A key challenge in most IAM systems is requester usability. Users must request access rights that are not (easily) predictable and may be confronted with a “menu” of millions of groups or roles that the system can assign. Which one do they choose? The naive, popular, and insecure approach is to ask IT to copy all entitlements from one user to another. Hitachi ID addresses this challenge head-on with a rich set of tools:
• One strategy is to write a policy to assign access rights automatically. This is ideal when entitlements are predictable, but has limits.
• Another is to let the user try to access a file, share, folder or SharePoint site. This won’t work, but the error dialog can be instrumented with navigation to an appropriate request page.
• One more approach is to compare the entitlements of two users: what does user A have and user B need? The differences between the two users are few and easy to navigate.
• A final approach is for the IAM system to make recommendations. Here, the system collects users into groups of peers that have the same values for key attributes (e.g., location, department, manager, etc.). Requestable entitlements are ranked based on popularity amongst peers, such that the requester will likely select an item from the top of the search results—similar to Google’s page ranking.
With Hitachi ID Password Manager, usability means enabling users to resolve login problems in whatever context they find themselves. It allows off-site users who forgot their locally cached password to access self-service via a login screen tile that integrates with Wi-Fi, with the corporate VPN and with Active Directory (AD). It also empowers users whose laptop is protected by drive encryption and who forgot their pre-boot password to unlock it using a smartphone app or voice call to an IVR system.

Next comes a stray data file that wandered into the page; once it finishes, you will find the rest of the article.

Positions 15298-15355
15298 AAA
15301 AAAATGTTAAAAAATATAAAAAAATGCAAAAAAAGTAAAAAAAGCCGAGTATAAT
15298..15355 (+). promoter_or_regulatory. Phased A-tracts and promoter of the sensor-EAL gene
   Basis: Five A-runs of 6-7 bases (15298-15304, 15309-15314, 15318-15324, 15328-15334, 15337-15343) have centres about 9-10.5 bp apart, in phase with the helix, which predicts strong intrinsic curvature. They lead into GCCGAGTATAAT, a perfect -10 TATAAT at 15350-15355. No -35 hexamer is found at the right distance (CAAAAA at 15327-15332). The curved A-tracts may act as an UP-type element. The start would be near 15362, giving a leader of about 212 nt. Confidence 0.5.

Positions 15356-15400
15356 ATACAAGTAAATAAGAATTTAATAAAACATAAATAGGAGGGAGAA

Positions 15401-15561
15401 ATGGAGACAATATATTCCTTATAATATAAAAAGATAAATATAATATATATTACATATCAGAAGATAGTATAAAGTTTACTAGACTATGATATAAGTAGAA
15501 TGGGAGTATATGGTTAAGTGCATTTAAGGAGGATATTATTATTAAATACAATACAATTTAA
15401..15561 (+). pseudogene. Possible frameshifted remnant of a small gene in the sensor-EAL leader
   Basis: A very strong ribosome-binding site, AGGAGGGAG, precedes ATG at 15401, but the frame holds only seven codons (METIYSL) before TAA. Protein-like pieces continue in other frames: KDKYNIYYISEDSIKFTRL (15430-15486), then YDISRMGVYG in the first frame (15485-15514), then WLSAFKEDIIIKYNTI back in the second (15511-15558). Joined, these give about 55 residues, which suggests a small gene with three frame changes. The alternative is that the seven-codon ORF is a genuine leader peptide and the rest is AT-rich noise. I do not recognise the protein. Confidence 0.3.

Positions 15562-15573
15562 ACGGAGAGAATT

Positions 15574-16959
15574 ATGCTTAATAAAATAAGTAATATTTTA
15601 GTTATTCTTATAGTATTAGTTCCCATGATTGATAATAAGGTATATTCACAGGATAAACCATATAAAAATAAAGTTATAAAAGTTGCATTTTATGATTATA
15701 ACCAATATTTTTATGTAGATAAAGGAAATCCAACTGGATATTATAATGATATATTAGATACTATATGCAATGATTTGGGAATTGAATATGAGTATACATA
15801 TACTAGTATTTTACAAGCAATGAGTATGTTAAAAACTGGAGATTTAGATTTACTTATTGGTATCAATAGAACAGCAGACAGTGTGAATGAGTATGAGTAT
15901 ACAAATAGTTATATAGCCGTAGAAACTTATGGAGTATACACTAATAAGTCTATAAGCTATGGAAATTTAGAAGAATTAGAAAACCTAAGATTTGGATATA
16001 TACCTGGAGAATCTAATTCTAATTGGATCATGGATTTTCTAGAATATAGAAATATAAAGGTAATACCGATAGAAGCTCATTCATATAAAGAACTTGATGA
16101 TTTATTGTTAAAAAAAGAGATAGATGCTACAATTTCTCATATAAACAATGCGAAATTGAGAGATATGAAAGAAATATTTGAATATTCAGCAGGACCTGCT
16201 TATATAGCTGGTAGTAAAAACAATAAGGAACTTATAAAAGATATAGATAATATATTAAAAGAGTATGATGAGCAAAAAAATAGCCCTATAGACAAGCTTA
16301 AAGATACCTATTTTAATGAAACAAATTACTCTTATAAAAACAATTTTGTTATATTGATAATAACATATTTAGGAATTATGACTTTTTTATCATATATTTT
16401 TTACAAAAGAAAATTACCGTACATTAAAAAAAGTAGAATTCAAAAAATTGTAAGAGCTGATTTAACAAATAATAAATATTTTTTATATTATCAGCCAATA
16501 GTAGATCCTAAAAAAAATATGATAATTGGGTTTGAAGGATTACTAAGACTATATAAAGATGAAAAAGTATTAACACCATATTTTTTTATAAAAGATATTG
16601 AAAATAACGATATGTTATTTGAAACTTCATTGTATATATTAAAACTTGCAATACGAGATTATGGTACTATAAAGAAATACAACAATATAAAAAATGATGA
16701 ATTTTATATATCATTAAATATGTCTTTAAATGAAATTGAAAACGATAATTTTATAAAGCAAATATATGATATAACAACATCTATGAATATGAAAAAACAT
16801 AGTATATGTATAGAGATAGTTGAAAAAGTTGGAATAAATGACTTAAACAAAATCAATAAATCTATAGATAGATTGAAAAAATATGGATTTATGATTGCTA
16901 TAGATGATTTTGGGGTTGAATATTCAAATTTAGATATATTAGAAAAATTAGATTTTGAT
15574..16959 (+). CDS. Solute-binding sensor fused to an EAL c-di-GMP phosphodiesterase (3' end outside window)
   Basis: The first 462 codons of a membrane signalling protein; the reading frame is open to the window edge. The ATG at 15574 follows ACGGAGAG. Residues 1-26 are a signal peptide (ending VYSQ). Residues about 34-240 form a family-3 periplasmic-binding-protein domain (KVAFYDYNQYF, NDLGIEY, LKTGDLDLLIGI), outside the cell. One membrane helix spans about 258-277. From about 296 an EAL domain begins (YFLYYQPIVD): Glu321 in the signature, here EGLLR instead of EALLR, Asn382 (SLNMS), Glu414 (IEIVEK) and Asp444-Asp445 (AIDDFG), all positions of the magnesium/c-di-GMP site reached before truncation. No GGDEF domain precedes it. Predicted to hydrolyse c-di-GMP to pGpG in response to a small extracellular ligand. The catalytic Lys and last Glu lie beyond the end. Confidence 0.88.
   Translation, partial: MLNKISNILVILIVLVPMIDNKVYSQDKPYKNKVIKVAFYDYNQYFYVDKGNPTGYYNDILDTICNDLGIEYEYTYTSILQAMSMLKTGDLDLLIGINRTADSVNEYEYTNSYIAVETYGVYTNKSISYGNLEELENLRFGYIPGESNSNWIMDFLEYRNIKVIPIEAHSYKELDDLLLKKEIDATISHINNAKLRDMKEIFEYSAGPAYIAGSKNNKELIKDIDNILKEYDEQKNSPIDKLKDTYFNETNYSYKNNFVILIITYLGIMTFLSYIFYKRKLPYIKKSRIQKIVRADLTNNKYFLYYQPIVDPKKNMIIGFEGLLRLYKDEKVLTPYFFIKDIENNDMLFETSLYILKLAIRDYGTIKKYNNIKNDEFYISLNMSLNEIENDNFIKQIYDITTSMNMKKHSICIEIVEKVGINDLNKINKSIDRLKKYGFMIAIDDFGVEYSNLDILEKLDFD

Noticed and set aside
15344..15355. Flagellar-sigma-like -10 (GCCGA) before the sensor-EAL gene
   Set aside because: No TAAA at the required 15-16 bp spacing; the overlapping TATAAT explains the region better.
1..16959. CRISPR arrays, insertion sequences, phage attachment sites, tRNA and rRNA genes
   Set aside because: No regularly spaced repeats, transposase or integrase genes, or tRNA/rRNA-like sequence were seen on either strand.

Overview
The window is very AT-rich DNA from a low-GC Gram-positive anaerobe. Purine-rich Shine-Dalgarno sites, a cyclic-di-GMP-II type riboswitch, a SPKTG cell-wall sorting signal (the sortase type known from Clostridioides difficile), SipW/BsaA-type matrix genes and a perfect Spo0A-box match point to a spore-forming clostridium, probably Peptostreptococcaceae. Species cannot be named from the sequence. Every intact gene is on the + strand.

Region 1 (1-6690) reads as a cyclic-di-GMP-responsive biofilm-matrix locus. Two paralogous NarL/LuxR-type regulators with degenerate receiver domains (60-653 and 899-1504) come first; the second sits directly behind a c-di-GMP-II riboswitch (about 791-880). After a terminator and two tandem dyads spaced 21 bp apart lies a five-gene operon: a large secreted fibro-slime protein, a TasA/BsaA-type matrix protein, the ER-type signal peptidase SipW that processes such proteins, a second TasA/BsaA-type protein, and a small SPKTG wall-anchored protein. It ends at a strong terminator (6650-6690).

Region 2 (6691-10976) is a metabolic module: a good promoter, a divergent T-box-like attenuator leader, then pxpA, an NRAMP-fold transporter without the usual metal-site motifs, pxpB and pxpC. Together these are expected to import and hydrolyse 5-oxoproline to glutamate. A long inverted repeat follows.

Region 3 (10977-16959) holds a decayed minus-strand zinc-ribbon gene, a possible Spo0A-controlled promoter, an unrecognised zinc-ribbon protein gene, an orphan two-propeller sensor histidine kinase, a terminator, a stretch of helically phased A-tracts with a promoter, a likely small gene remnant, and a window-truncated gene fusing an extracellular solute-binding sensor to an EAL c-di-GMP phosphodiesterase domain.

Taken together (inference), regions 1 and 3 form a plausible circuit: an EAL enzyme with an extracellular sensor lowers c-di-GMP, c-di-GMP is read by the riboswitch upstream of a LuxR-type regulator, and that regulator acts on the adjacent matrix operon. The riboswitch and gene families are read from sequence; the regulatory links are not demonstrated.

For privileged access, users interact with the PAM system frequently. System administrators, database administrators, network administrators, and many others may sign into the PAM system when they start their day and launch logins to various systems all day. For these users, usability means minimizing clicks and navigational complexity to select the endpoints and accounts they wish to connect to, allowing them to use their tools of choice and ensuring that connections are fast. The Hitachi ID Privileged Access Manager accommodates these requirements by supporting direct connections, not only connections routed through “jump servers.” It allows users to identify “favorite” accounts and account sets which they request access to in a single click. Off-site users—such as vendors—can launch sessions inside their web browser (displayed on an HTML5 canvas) and users may request temporary privilege elevation for their own, existing account instead of access to vaulted passwords.